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Tire Maintenance and Avoiding Tire Blow-Out

Tire maintenance is undoubtedly the most critical safety component on a vehicle. Where the rubber meets the road affects traction, handling, steering, stability, and braking. Because of this, a sudden tire failure can have serious consequences, especially if it occurs at highway speeds.

tire load range chart

Click the Tire Load Chart image to enlarge.

It’s amazing that tires hold up as well as they do considering their vulnerability to road hazards. Many tires today are easily capable of going 60,000 to 80,000 miles or more — provided they are properly installed, maintained, and inspected regularly (see Tire Load Range chart, right). With proper care, tire maintenance, and “normal” use, most tires will go the distance without a problem. But sometimes tires fail.

“Tire –blowout season (yes, there really is a “Tire-blowout season”) runs from roughly the middle of May through early October (tire companies closely track such information but guard it carefully). The reason more tires fail from late spring to early fall is simple: That’s when the outside temperature is the hottest, and when motorists are driving farther, and faster, in more heavily loaded vehicles. The combination can push a neglected or injured tire beyond its breaking point. However, tire failures can happen any time of year, especially in the warmest parts of the United States. Besides heat and overweighted trailers, other major bad guys for tires include lack of proper air pressure and, of course, impacts with obstacles.”

Excerpt from Popular Mechanics, “Why Blowouts Happen & How to Avoid Them”

Tire Maintenance – What to Watch For:

  • tire wear chart

    Click the Tire Wear Chart to enlarge.

    Sign of tire wear (click here for tips on what to look for on Wheels & Tires) can be reviewed on the Tire Wear Chart (right).

  • Trailer tires may be worn out even though they still have plenty of treads left. This is because trailer tires have to carry a lot of weight all the time, even when not in use.  It is actually better for the tire to be rolling down the road than to be idle. During use, the tire releases lubricants that are beneficial to tire life. Using the trailer tires often also helps prevent flat spots from developing.

If you think that you tires may be worn below legal tolerances, place a Lincoln penny head-down in the groove between the treads. If you can see the top of Lincoln’s head, your tire probably needs to be replaced.

Order Tires – Parts Department

Tire Failure: The number one cause of tire failure is improper inflation.

Tire gauge and tire maintenanceIt is important to check your trailer’s tire pressure at least once a month for these reasons:

  1. Most tires may naturally lose air over time
  2. Tires can lose air suddenly if you drive over a pothole or other object or if you strike the curb when parking.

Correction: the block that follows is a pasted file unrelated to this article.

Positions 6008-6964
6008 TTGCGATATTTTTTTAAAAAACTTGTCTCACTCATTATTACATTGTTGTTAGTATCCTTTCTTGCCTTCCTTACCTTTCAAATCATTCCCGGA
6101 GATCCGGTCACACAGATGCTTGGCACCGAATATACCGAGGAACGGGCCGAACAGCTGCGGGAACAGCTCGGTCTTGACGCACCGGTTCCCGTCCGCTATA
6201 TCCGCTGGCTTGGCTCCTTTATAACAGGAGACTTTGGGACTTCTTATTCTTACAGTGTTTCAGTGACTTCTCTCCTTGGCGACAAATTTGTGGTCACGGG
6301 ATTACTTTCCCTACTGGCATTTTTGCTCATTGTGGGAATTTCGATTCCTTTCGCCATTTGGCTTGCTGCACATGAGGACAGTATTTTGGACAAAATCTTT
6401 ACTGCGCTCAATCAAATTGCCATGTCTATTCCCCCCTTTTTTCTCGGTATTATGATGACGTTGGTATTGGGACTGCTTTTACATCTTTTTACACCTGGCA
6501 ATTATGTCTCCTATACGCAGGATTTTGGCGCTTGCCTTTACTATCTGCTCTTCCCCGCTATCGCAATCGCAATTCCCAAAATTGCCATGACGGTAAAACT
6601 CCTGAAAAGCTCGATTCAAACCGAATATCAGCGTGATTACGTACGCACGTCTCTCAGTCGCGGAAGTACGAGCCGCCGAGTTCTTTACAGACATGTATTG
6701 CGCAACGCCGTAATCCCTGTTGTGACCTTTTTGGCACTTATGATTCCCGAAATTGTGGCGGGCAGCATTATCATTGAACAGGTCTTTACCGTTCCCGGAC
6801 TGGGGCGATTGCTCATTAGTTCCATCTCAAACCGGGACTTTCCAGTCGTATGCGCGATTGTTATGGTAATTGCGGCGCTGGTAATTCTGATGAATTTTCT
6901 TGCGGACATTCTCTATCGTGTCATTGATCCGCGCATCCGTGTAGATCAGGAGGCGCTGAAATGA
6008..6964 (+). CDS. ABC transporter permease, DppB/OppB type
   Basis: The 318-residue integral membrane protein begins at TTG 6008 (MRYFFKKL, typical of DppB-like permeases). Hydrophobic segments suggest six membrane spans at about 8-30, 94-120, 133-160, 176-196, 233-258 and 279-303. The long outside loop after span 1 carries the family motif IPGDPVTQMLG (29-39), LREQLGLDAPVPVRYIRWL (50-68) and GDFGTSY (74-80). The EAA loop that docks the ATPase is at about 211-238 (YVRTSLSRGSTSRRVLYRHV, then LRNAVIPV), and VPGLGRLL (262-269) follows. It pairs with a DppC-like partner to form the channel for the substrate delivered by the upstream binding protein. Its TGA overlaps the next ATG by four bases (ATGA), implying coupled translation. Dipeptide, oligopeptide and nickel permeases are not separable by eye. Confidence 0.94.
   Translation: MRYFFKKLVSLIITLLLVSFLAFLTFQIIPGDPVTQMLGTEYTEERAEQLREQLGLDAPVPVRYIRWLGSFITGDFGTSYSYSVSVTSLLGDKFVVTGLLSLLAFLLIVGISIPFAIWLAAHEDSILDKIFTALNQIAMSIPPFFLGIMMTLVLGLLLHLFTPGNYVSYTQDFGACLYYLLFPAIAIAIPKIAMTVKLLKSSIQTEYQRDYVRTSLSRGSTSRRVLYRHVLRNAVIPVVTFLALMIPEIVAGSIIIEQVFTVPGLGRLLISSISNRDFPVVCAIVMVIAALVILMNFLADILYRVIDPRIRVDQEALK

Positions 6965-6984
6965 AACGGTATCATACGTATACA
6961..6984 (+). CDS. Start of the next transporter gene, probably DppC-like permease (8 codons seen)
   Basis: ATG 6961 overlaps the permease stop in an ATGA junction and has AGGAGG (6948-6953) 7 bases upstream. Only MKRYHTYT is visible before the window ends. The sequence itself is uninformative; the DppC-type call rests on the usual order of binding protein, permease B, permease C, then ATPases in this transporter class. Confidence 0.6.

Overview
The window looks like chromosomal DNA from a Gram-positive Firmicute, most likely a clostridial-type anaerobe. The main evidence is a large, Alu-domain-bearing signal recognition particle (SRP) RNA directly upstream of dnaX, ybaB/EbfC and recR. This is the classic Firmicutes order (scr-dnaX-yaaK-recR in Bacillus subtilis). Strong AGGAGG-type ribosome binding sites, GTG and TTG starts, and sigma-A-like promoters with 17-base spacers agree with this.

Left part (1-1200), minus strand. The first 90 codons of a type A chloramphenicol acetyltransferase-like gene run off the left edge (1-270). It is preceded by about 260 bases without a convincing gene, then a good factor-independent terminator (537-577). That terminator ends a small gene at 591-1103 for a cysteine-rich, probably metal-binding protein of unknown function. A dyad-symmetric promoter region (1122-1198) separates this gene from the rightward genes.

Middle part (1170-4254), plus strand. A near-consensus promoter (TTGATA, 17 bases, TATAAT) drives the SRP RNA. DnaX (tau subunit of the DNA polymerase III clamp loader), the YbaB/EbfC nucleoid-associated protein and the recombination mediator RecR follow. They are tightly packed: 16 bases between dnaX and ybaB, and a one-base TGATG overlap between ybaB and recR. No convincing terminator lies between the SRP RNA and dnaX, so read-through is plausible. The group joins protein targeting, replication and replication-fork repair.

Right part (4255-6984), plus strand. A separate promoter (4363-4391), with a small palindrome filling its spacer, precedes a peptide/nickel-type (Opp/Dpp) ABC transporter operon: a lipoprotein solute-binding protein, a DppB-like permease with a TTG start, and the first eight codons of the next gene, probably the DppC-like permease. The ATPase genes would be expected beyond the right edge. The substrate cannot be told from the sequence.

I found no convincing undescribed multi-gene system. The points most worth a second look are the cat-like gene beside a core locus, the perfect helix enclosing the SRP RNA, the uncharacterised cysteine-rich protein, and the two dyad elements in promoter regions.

3. With radial tires, it is usually not possible to determine under inflation by visual inspection.

It is recommended to carry a tire pressure gauge in your tow vehicle.

check tire placard, tire maintenance

  • Underinflation: Check your tire’s sidewall for recommended PSI (Max Permissible Inflation Pressure). If tire pressure is lower than recommended PSI, take note of the difference between measured pressure and correct pressure and then add the missing
    tire maintenance tire diagram

    Click the Passenger Vehicle tire image to enlarge.

    pounds of air pressure to each tire that is underinflated.

  • Overloaded: Check tire placard, know your capacities, on the tire face the Load Range is listed C, D, E, G, etc. The Load Range tells you what the weight capacity of your tire(s) is, surpassing this specified load limit can result in tire failure.
  • Potholes and other Road Hazards: Hazards on the road can impact the internal structure of the tire and be the cause of a blowout in months to follow.
  • Weather Checking: If a trailer tire sits
    tire maintenance light truck diagram

    Click the Light Truck tire image to enlarge.

    stationary and is exposed to the environment for extended periods of time like weeks, months, etc. the tire’s surface can start to crack typically on the sidewalls or at the base of the tread grooves causing weather checking, or ozone cracking. If this is observed then it is time to start looking into replacing the tires.

  • Lack of Maintenance (i.e. all of the above)

 

For more information on tire safety, read the National Highway Traffic Safety Administration’s: Tire Safety: Everything Rides On It (PDF). 

 

This article is one of a multi-part “Spring Trailer Series” by Felling Trailers.
Read the other posts here:
Trailer Inspection Checklist: Get Ready for Spring

 

Comments

  1. Reading this has me thinking about the situation that my son was in last week. He was in an unfortunate even where he was coming from New Mexico and got stuck in the middle of a small town in Colorado, and all because of a blown out tire. Lucky for him, there were several residents from that town who happened to know about tire repairs and other car servicing things.

  2. I think that most people take tires for granted, and don’t think much about them. I like to take care of my tires, but I had no idea that there was a “tire-blowout season”, that is new information. Now I know when to really take better care of them, thanks!

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